N2 - Background: The Finnish Medicines Agency Fimea published the first National Medicines Information (MI) strategy in 2012. For the purpose of implementing the MI strategy into practice by the national MI Network, a comprehensive inventory of MI research in Finland was needed.Objective: To systematically review literature on MI research conducted in Finland by analyzing and classifying the studies, and identifying the gaps in MI research.Methods: Medline, Scopus and Medic databases were searched for peer-reviewed MI publications by using key word screening criteria. The search and extraction process followed PRISMA Guidelines and covered the period from January 2000 to June 2016. Included studies were content analyzed according to MI practices identified, trends over time in research methodology and theory.Results: Included publications (n = 126) applied a variety of research methods, most often cross-sectional surveys (n = 51, 40% of all studies), but more than half of the studies were qualitative (n = 68, 54%). Twelve were intervention studies of which 6 were randomized and had a control group. Studies were categorized into: patient counseling in different settings (n = 45); MI sources and needs of medicine users (n = 25); healthcare professionals' (HCPs) competence in patient counseling and pharmacotherapy (n = 25); MI sources and needs of HCPs (n = 23); MI education and literacy (n = 13); and MI policies and strategies (n = 3). Most of the studies were descriptive, and only 6 studies applied a theory.Conclusions: Regardless of some methodological pitfalls, MI research conducted in Finland since 2000 provides multifaceted understanding of MI practices and their development needs. Research should shift towards larger research lines having a stronger theory base and study designs to deepen the understanding of MI practices and behaviors, and effectiveness of MI in different healthcare settings. Future research should cover also the use of electronic MI sources and services which apply modern information technology to clinical decision making and medication reviews, national MI policy, MI literacy, MI needs of HCPs and consumers.

AB - Background: The Finnish Medicines Agency Fimea published the first National Medicines Information (MI) strategy in 2012. For the purpose of implementing the MI strategy into practice by the national MI Network, a comprehensive inventory of MI research in Finland was needed.Objective: To systematically review literature on MI research conducted in Finland by analyzing and classifying the studies, and identifying the gaps in MI research.Methods: Medline, Scopus and Medic databases were searched for peer-reviewed MI publications by using key word screening criteria. The search and extraction process followed PRISMA Guidelines and covered the period from January 2000 to June 2016. Included studies were content analyzed according to MI practices identified, trends over time in research methodology and theory.Results: Included publications (n = 126) applied a variety of research methods, most often cross-sectional surveys (n = 51, 40% of all studies), but more than half of the studies were qualitative (n = 68, 54%). Twelve were intervention studies of which 6 were randomized and had a control group. Studies were categorized into: patient counseling in different settings (n = 45); MI sources and needs of medicine users (n = 25); healthcare professionals' (HCPs) competence in patient counseling and pharmacotherapy (n = 25); MI sources and needs of HCPs (n = 23); MI education and literacy (n = 13); and MI policies and strategies (n = 3). Most of the studies were descriptive, and only 6 studies applied a theory.Conclusions: Regardless of some methodological pitfalls, MI research conducted in Finland since 2000 provides multifaceted understanding of MI practices and their development needs. Research should shift towards larger research lines having a stronger theory base and study designs to deepen the understanding of MI practices and behaviors, and effectiveness of MI in different healthcare settings. Future research should cover also the use of electronic MI sources and services which apply modern information technology to clinical decision making and medication reviews, national MI policy, MI literacy, MI needs of HCPs and consumers.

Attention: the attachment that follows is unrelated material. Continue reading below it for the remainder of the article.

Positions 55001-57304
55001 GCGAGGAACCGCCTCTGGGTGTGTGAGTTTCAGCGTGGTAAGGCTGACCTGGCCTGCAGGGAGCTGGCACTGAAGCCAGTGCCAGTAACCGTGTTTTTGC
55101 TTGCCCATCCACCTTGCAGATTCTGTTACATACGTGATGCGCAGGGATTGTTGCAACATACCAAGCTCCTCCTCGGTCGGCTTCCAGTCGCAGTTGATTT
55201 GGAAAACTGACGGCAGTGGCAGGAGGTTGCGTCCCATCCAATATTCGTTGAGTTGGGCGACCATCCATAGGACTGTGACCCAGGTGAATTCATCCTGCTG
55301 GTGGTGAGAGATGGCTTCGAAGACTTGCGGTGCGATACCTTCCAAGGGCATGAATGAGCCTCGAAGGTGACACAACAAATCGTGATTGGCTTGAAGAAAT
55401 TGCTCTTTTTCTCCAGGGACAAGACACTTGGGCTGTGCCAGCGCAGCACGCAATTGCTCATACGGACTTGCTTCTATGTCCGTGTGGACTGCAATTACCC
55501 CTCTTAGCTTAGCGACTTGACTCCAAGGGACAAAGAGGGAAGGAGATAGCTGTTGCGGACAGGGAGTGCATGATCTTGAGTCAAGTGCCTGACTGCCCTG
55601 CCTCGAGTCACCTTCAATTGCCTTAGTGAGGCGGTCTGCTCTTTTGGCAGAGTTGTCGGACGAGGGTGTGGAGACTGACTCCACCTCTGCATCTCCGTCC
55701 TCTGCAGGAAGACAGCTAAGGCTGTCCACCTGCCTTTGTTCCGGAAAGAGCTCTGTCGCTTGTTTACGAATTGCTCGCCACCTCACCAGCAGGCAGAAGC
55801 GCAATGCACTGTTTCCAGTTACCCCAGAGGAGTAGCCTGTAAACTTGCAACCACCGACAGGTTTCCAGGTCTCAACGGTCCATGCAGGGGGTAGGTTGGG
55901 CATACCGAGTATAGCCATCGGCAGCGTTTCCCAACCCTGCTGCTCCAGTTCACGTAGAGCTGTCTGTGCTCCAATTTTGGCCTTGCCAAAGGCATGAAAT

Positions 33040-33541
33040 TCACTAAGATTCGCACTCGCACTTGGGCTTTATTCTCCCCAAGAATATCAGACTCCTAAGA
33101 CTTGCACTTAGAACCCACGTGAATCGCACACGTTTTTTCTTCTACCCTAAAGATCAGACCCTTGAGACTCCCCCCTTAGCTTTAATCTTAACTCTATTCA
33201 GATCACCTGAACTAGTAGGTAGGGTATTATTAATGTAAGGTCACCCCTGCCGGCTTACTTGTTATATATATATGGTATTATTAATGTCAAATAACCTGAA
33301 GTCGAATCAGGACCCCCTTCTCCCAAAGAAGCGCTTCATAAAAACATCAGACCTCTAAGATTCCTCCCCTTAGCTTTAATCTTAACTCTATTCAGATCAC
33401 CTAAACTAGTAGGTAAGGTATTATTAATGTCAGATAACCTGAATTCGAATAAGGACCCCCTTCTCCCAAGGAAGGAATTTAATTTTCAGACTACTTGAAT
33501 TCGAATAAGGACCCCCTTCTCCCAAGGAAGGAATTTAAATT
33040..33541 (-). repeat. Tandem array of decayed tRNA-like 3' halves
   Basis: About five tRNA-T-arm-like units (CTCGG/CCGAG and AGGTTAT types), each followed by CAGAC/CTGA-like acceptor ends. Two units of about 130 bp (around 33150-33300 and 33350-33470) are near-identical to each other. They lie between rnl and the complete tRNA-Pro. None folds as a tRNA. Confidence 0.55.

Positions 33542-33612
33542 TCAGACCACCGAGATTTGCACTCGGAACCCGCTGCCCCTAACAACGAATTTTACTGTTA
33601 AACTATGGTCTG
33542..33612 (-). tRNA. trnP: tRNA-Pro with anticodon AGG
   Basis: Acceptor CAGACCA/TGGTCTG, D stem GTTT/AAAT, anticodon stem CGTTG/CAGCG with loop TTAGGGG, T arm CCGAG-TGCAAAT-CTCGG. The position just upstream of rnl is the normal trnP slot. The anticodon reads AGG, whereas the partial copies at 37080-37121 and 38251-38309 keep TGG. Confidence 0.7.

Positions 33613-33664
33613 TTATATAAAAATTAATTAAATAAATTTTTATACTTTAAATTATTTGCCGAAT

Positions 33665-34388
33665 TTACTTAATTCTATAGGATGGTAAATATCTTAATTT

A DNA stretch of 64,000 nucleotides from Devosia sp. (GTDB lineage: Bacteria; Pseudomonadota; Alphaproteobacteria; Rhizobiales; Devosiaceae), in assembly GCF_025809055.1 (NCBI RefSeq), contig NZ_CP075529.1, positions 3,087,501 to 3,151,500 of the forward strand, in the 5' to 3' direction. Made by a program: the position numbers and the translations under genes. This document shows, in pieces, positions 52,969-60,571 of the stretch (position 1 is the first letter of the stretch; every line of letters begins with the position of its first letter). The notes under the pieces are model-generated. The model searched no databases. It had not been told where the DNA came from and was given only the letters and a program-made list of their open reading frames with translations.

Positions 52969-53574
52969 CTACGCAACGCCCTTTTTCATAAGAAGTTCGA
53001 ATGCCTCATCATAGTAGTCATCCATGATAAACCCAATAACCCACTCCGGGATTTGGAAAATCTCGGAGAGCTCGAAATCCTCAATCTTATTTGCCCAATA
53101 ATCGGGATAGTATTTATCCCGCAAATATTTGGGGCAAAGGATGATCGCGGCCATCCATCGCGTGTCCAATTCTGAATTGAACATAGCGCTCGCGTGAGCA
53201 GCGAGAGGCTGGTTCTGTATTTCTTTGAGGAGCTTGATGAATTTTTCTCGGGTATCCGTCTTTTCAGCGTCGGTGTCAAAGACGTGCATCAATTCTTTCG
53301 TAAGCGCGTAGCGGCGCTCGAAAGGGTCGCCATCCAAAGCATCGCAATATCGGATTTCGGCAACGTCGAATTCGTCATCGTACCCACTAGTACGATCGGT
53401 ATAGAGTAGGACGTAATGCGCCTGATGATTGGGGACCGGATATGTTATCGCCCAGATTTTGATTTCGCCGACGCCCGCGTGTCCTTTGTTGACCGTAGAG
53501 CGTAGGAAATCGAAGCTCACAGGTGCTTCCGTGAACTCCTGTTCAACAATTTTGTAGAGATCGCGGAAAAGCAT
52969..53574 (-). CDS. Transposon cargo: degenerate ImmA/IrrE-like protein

KW - Medicines information

KW - Patient counseling

KW - Medicines education

KW - Research methodology

KW - Systematic review

KW - Finland

KW - FINNISH COMMUNITY PHARMACIES

KW - ARTHRITIS PATIENTS EDUCATION

KW - HEALTH NURSE STUDENTS

KW - INTERNET-BASED SURVEY

KW - VACCINATION COMPETENCE

KW - DRUG INFORMATION

KW - COUNSELING PATIENTS

KW - PRIMARY-CARE

KW - MEDICATION

KW - FINLAND

KW - 3142 Public health care science, environmental and occupational health

KW - 317 Pharmacy

U2 - 10.1016/j.sapharm.2018.01.011

DO - 10.1016/j.sapharm.2018.01.011

M3 - Article

VL - 14

SP - 1106

EP - 1124

JO - Research in Social and Administrative Pharmacy

JF - Research in Social and Administrative Pharmacy

SN - 1551-7411

IS - 12

ER -